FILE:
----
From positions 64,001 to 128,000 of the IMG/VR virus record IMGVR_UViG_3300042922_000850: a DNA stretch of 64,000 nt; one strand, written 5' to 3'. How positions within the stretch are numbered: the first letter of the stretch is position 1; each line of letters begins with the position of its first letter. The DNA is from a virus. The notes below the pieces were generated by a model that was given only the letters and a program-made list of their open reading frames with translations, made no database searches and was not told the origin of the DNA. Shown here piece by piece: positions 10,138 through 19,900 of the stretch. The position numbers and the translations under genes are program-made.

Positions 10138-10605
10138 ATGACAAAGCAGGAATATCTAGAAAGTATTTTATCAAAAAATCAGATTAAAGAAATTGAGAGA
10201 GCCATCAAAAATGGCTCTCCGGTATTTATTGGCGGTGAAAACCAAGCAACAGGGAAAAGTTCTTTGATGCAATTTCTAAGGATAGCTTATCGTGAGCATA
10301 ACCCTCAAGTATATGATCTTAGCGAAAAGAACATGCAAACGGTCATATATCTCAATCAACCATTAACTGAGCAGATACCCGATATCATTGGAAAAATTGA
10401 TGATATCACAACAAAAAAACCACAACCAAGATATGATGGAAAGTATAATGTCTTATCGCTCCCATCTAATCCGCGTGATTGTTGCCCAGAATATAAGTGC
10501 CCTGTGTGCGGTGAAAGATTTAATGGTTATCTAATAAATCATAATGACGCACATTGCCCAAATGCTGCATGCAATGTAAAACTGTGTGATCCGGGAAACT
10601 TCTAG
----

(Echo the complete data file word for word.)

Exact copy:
From positions 64,001 to 128,000 of the IMG/VR virus record IMGVR_UViG_3300042922_000850: a DNA stretch of 64,000 nt; one strand, written 5' to 3'. How positions within the stretch are numbered: the first letter of the stretch is position 1; each line of letters begins with the position of its first letter. The DNA is from a virus. The notes below the pieces were generated by a model that was given only the letters and a program-made list of their open reading frames with translations, made no database searches and was not told the origin of the DNA. Shown here piece by piece: positions 10,138 through 19,900 of the stretch. The position numbers and the translations under genes are program-made.

Positions 10138-10605
10138 ATGACAAAGCAGGAATATCTAGAAAGTATTTTATCAAAAAATCAGATTAAAGAAATTGAGAGA
10201 GCCATCAAAAATGGCTCTCCGGTATTTATTGGCGGTGAAAACCAAGCAACAGGGAAAAGTTCTTTGATGCAATTTCTAAGGATAGCTTATCGTGAGCATA
10301 ACCCTCAAGTATATGATCTTAGCGAAAAGAACATGCAAACGGTCATATATCTCAATCAACCATTAACTGAGCAGATACCCGATATCATTGGAAAAATTGA
10401 TGATATCACAACAAAAAAACCACAACCAAGATATGATGGAAAGTATAATGTCTTATCGCTCCCATCTAATCCGCGTGATTGTTGCCCAGAATATAAGTGC
10501 CCTGTGTGCGGTGAAAGATTTAATGGTTATCTAATAAATCATAATGACGCACATTGCCCAAATGCTGCATGCAATGTAAAACTGTGTGATCCGGGAAACT
10601 TCTAG